It’s that time of year again! That magical time of year when television crews set up shop at nonleague grounds, academy players get a real shot at breaking into the first team, and a lot of really weird stuff happens. It’s the Third Round of the FA Cup, and it’s the weekend where we see English football at its best/worst. There was a lot to get through, but here’s the big stories we picked out.
1. About What You’d Expect
The FA Cup is known for smaller clubs staging massive upsets and taking down the big boys, but one of the reasons that happens is because the bigger clubs tend to rest their starters. When you’re still in a tight title race in the league and you’ve got Europe to worry about soon enough, the Cup is sort of an afterthought. Except for Pep Guardiola, apparently, who loaded up his side for their Third Round tie against West Ham and ended up mopping the floor with the opposition. It’s good to see the giants of the English game taking the Cup seriously, but it also makes you wonder what Pep thinks about his team’s chances in the Premier League this season.
2. An Unpleasant Homecoming
The big story heading into United’s tie at home to Reading was the opposition manager— former Red Devils defender Jaap Stam. These kind of homecomings are always awkward, but none more so than when your side is the clear underdog. Unsurprisingly, Reading were taken to the cleaners to the tune of 4-0, including Wayne Rooney tying Sir Bobby Charlton’s record of most goals scored by a United player. The result isn’t surprising, but if you’re Jaap Stam, this had to have been a difficult weekend.
We very nearly had a Cupset here, at least through the first half of this Battle of the Invincibles. Preston went ahead early and held the lead through halftime, but Arsenal were simply irrepressible and secured the win thanks to a late goal from Olivier Giroud (currently in the midst of a hot streak). The defensive frailty on display from Arsenal at times during the tie most certainly raised some eyebrows, but the great thing about the Cup is that how you win doesn’t really matter.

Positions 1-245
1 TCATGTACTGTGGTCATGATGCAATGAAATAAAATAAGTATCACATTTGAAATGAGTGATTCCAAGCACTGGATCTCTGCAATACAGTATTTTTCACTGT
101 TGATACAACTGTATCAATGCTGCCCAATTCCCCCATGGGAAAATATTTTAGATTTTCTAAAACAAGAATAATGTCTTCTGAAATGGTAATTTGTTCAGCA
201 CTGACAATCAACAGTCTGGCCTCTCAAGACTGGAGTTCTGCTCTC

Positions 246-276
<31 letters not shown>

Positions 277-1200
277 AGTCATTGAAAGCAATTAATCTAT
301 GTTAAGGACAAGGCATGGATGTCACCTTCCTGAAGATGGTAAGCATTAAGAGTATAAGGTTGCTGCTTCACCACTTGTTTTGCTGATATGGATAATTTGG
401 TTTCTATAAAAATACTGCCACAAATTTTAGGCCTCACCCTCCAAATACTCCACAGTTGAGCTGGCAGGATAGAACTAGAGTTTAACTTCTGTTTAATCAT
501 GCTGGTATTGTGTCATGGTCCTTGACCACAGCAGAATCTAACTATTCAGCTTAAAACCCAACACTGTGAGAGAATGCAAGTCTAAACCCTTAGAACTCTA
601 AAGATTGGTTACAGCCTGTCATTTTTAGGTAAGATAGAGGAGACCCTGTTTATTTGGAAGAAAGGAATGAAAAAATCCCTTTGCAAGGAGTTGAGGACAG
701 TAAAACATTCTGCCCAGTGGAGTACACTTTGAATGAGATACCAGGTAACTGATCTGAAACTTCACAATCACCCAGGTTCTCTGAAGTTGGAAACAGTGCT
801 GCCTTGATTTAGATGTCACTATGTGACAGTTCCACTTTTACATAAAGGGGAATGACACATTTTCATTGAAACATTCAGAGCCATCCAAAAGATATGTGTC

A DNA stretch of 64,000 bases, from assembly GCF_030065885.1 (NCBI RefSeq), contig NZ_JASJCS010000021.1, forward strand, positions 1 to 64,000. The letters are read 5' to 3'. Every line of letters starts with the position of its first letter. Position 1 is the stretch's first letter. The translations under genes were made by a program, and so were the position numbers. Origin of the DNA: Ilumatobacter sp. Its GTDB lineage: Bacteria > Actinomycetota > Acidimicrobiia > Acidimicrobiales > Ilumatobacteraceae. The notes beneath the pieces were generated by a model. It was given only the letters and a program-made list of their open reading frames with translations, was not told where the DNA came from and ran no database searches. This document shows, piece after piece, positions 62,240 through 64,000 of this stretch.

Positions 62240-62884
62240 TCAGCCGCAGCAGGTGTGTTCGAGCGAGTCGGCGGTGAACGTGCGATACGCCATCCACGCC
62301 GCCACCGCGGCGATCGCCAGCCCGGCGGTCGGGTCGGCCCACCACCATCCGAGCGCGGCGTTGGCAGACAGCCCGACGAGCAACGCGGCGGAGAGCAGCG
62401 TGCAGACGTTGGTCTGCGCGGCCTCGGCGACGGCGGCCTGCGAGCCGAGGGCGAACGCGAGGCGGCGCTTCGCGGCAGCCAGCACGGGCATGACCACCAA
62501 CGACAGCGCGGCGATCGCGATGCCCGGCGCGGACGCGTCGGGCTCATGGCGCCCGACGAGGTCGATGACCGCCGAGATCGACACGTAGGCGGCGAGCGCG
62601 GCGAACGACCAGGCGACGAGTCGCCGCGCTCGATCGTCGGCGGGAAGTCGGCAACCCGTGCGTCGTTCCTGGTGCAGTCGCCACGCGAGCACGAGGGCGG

4. Playing The Kids
Out of necessity as much as anything else, Jürgen Klopp fielded a team of reserve players and recent academy graduates against Plymouth Argyle. As far as keeping his starters fresh ahead of what will be a grueling January, it was probably the right call. But it also inadvertently made Liverpool’s month a lot harder, as Plymouth held tight to force a replay and add yet another fixture obligation to an already crowded schedule. Don’t be too surprised if Liverpool end up cutting their losses for the replay.
5. The Mighty Mighty Whites
Life at Leeds United the past few years has been tumultuous (to put it charitably). From struggling performances on the pitch to a protracted drama in the boardroom, being a Leeds fan has been an exercise in patience and dedication in recent seasons. Their problems have been mitigated somewhat since Garry Monk took over as manager and has presided over markedly improved football. And while Cambridge were the underdogs in this tie, coming back from 1-0 to win and go through the next round was most certainly something Leeds should be rightfully proud of.
BONUS: Things are a little different in nonleague football
How is that not against the rules?
And here’s what the Fourth Round will look like:
v Wycombe Wanderers
Derby County v Leicester City
Oxford United v Newcastle United or Birmingham City
AFC Wimbledon or Sutton United v Leeds United
Plymouth Argyle or Liverpool v Wolverhampton Wanderers
Southampton or Norwich City v Arsenal
Lincoln or Ipswich v Brighton
Chelsea v Brentford
v Wigan Athletic
Millwall v Watford
Rochdale v Huddersfield Town
Burnley or Sunderland v Fleetwood Town or Bristol City
Blackburn Rovers v Barnsley or Blackpool
Fulham v Hull City
Middlesbrough v Accrington Stanley
Crystal Palace or Bolton v Manchester City